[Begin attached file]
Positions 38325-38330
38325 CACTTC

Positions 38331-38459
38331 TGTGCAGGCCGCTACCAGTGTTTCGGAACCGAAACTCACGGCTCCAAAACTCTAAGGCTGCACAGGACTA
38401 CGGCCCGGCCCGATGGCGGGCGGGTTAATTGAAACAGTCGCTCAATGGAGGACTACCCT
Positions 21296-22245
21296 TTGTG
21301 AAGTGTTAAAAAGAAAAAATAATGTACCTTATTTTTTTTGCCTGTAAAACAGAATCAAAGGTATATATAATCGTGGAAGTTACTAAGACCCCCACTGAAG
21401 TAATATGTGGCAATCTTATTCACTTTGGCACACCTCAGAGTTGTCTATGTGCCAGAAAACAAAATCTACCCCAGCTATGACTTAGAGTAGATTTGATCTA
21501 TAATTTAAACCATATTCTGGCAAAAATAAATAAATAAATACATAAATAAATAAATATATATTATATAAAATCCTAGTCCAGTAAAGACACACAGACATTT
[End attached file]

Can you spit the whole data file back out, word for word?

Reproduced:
Positions 38325-38330
38325 CACTTC

Positions 38331-38459
38331 TGTGCAGGCCGCTACCAGTGTTTCGGAACCGAAACTCACGGCTCCAAAACTCTAAGGCTGCACAGGACTA
38401 CGGCCCGGCCCGATGGCGGGCGGGTTAATTGAAACAGTCGCTCAATGGAGGACTACCCT
Positions 21296-22245
21296 TTGTG
21301 AAGTGTTAAAAAGAAAAAATAATGTACCTTATTTTTTTTGCCTGTAAAACAGAATCAAAGGTATATATAATCGTGGAAGTTACTAAGACCCCCACTGAAG
21401 TAATATGTGGCAATCTTATTCACTTTGGCACACCTCAGAGTTGTCTATGTGCCAGAAAACAAAATCTACCCCAGCTATGACTTAGAGTAGATTTGATCTA
21501 TAATTTAAACCATATTCTGGCAAAAATAAATAAATAAATACATAAATAAATAAATATATATTATATAAAATCCTAGTCCAGTAAAGACACACAGACATTT